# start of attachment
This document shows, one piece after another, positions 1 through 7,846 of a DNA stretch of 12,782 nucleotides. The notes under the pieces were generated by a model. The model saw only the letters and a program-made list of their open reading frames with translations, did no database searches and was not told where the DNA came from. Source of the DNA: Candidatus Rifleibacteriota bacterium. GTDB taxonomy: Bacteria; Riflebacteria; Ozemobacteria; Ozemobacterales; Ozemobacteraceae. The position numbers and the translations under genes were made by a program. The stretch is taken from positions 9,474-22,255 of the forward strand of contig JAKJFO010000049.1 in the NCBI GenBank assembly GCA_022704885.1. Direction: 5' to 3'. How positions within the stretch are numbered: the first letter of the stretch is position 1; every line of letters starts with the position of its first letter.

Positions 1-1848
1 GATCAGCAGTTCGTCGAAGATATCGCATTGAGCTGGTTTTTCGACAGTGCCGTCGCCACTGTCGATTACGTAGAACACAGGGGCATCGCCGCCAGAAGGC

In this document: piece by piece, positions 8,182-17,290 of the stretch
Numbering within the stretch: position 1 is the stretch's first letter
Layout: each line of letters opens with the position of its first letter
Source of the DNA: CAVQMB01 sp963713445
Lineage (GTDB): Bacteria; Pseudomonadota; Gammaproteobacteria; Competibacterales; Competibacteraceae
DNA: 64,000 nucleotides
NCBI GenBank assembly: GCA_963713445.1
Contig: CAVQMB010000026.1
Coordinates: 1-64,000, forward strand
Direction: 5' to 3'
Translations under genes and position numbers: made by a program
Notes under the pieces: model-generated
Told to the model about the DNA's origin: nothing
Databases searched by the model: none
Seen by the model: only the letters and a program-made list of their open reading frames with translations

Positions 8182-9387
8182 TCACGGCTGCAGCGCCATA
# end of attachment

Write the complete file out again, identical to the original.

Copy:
This document shows, one piece after another, positions 1 through 7,846 of a DNA stretch of 12,782 nucleotides. The notes under the pieces were generated by a model. The model saw only the letters and a program-made list of their open reading frames with translations, did no database searches and was not told where the DNA came from. Source of the DNA: Candidatus Rifleibacteriota bacterium. GTDB taxonomy: Bacteria; Riflebacteria; Ozemobacteria; Ozemobacterales; Ozemobacteraceae. The position numbers and the translations under genes were made by a program. The stretch is taken from positions 9,474-22,255 of the forward strand of contig JAKJFO010000049.1 in the NCBI GenBank assembly GCA_022704885.1. Direction: 5' to 3'. How positions within the stretch are numbered: the first letter of the stretch is position 1; every line of letters starts with the position of its first letter.

Positions 1-1848
1 GATCAGCAGTTCGTCGAAGATATCGCATTGAGCTGGTTTTTCGACAGTGCCGTCGCCACTGTCGATTACGTAGAACACAGGGGCATCGCCGCCAGAAGGC

In this document: piece by piece, positions 8,182-17,290 of the stretch
Numbering within the stretch: position 1 is the stretch's first letter
Layout: each line of letters opens with the position of its first letter
Source of the DNA: CAVQMB01 sp963713445
Lineage (GTDB): Bacteria; Pseudomonadota; Gammaproteobacteria; Competibacterales; Competibacteraceae
DNA: 64,000 nucleotides
NCBI GenBank assembly: GCA_963713445.1
Contig: CAVQMB010000026.1
Coordinates: 1-64,000, forward strand
Direction: 5' to 3'
Translations under genes and position numbers: made by a program
Notes under the pieces: model-generated
Told to the model about the DNA's origin: nothing
Databases searched by the model: none
Seen by the model: only the letters and a program-made list of their open reading frames with translations

Positions 8182-9387
8182 TCACGGCTGCAGCGCCATA